Influence of coastal upwelling on micro-phytoplankton variability at Valparaíso Bay (~33ºS), Central Chile
Landaeta, Mauricio F.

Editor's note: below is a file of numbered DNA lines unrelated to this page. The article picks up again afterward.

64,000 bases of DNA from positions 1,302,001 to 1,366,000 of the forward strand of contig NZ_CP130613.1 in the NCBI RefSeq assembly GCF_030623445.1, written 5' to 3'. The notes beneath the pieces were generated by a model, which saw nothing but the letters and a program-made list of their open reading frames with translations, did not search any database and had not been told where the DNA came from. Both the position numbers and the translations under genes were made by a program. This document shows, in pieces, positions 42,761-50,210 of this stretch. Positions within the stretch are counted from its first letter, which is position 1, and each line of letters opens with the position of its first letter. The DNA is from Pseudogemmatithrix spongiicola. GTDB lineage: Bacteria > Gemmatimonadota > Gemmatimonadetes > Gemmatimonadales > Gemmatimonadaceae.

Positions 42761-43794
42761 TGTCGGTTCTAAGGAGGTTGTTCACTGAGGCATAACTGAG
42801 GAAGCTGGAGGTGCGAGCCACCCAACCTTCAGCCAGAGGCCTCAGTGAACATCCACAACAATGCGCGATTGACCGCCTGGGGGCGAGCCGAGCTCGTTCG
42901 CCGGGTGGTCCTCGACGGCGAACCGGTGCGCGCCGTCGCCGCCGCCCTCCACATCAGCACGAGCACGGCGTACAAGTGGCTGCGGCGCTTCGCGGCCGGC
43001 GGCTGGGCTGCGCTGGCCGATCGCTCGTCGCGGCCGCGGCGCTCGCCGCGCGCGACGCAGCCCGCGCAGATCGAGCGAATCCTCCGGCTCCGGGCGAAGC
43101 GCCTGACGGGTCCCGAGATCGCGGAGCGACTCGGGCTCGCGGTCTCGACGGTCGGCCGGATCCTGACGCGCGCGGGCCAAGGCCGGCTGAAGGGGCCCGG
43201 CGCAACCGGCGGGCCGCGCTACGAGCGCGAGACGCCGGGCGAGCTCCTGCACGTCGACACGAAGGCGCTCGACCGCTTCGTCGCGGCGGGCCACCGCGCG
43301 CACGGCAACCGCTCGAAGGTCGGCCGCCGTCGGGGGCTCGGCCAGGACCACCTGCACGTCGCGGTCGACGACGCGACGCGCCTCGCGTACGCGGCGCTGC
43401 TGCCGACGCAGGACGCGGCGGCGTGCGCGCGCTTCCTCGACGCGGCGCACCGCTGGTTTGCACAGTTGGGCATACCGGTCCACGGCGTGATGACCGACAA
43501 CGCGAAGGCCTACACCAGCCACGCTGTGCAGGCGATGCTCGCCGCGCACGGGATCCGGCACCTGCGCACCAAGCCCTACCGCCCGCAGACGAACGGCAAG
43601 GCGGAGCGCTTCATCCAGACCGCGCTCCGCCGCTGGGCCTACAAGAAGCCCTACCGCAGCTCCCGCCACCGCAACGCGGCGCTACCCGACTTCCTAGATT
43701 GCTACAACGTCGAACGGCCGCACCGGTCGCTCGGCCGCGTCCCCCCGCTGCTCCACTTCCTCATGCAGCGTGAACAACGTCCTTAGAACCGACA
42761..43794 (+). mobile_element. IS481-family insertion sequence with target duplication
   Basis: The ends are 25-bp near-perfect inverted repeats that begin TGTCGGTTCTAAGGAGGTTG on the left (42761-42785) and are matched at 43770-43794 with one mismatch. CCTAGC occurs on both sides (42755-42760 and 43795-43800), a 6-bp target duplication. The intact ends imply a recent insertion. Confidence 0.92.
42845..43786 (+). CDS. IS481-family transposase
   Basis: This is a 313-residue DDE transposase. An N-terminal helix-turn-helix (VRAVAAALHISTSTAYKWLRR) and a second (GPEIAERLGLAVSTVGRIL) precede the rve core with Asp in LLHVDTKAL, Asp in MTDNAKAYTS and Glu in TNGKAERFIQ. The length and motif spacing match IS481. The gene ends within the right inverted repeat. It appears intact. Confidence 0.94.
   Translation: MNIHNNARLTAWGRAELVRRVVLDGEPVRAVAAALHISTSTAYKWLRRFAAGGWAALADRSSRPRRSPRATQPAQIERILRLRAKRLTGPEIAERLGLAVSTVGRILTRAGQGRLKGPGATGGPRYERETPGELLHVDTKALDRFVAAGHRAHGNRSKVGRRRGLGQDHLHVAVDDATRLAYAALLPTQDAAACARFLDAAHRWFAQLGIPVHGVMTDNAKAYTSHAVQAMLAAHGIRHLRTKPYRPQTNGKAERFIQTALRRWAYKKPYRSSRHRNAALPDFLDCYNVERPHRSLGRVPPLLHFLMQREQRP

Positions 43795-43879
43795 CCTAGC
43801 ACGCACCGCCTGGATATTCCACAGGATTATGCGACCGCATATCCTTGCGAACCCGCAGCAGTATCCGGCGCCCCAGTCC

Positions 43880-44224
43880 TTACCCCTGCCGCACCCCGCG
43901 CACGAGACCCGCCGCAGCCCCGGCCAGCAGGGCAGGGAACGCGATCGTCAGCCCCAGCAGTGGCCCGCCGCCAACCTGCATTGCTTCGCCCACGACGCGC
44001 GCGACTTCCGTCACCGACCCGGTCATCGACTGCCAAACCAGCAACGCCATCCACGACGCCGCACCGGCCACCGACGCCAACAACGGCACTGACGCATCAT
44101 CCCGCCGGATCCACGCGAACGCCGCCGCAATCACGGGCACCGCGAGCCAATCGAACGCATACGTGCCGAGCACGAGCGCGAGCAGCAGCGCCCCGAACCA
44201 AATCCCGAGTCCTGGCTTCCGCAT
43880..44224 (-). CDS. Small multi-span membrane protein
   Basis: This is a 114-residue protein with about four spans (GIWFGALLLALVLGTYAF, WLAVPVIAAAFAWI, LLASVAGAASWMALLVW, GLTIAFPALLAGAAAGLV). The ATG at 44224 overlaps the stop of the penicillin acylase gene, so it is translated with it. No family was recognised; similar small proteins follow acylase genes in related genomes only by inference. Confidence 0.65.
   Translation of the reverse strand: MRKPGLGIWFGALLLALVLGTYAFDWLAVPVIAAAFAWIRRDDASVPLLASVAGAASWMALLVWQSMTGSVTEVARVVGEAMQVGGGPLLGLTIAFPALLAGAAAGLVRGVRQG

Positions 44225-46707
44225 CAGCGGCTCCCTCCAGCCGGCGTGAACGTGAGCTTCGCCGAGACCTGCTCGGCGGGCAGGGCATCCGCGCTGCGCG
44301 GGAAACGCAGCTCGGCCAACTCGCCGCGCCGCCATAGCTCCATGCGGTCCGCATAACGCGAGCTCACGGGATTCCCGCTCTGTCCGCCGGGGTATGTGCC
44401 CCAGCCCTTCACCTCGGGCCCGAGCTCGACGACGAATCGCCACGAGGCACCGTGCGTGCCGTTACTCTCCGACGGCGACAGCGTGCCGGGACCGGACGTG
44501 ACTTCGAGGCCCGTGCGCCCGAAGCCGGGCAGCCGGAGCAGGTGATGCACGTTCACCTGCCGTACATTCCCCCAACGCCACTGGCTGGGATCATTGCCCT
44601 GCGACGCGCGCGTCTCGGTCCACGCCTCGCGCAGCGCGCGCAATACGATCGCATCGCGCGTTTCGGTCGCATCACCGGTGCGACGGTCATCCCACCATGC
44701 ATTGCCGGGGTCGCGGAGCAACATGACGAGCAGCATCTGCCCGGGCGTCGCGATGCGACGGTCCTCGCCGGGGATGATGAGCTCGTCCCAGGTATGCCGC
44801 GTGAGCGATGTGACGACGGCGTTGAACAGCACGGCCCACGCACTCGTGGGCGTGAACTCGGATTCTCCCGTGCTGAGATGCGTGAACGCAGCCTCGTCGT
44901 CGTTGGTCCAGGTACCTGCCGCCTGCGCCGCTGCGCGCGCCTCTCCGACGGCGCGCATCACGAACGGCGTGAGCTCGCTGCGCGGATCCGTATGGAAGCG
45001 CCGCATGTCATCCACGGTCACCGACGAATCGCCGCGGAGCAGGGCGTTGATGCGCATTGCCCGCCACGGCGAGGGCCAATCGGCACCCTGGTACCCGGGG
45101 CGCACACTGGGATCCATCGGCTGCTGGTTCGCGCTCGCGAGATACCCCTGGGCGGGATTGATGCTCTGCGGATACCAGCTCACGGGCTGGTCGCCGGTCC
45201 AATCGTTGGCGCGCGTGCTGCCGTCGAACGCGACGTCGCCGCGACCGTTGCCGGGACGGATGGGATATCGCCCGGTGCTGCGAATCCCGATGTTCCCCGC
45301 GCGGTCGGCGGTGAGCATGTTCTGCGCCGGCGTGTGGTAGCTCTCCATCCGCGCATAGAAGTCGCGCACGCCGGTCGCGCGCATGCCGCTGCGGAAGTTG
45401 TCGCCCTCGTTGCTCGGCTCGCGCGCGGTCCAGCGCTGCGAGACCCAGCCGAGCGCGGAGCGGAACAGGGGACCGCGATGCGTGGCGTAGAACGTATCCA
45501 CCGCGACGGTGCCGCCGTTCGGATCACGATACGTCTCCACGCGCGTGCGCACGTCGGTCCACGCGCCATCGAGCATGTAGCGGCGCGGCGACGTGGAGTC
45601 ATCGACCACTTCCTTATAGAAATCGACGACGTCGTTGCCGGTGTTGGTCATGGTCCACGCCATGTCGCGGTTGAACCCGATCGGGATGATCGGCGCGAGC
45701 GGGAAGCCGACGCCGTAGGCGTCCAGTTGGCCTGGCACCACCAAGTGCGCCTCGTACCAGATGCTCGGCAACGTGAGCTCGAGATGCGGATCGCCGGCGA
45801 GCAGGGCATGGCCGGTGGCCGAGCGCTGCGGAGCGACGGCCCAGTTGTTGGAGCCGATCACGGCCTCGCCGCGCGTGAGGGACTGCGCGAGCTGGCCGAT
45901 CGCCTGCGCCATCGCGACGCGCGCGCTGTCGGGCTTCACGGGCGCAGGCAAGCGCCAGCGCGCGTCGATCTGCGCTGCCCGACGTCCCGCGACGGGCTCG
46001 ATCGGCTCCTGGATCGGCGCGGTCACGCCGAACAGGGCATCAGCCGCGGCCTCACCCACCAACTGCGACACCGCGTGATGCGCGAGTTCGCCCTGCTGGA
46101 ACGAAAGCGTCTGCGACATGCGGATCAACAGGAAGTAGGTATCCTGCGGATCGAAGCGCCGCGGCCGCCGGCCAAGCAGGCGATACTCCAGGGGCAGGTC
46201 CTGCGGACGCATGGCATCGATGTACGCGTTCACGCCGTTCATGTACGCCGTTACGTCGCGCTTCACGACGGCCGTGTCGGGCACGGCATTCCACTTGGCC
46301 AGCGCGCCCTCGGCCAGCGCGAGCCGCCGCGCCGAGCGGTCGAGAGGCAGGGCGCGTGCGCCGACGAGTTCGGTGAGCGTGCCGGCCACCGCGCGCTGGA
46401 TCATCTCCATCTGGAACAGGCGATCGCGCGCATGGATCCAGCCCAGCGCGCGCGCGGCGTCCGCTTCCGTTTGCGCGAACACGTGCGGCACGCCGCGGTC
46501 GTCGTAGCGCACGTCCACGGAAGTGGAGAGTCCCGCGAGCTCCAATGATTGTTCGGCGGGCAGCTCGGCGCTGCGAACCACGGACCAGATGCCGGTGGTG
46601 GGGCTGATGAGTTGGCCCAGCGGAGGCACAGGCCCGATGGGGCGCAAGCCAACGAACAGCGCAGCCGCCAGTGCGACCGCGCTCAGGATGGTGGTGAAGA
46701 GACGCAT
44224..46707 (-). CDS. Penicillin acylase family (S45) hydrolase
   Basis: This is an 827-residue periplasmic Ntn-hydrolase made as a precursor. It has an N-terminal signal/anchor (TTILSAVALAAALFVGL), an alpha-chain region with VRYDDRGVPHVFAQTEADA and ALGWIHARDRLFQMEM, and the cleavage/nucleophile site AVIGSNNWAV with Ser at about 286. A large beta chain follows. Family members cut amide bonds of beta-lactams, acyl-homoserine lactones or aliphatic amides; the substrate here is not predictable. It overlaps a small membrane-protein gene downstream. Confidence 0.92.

In this work 10 years of data (1986-1996) from a fixed station located in the northern part of Valparaíso Bay (33º00’S; 71º35’W) were analysed to study the influence of coastal upwelling activity on the temporal variation of micro-phytoplankton (20-200 μm) and their relationship with oceanographic conditions. The upwelling activity at the bay was associated to semi-annual wind regime with an intensification of upwelling-favourable S-SW winds from September to March followed by a decrease and the occurrence of downwelling events from April to August. Oceanographic conditions showed the ascent of cold, nutrient-rich salty water in spring (September-November). However, during summertime under highest upwelling index, thermal stratification conditions were registered. This stratification might be associated to either the solar radiation or the presence of an upwelling shadow area in the bay. The upwelling period had the highest micro-phytoplankton abundance mainly dominated by diatoms. This period was associated with an increase in biomass and richness in the bay. Meanwhile during non-upwelling period —under homogenous conditions of temperature, salinity and nutrients— an increase in diversity (but low abundance and richness) associated to dinoflagellates and silicoflagellates was noted. Therefore, the results suggest the presence of a bi-modal regime of micro-phytoplankton in the bay in response to changes in oceanographic conditions related to local wind forcing and mixing/stratification.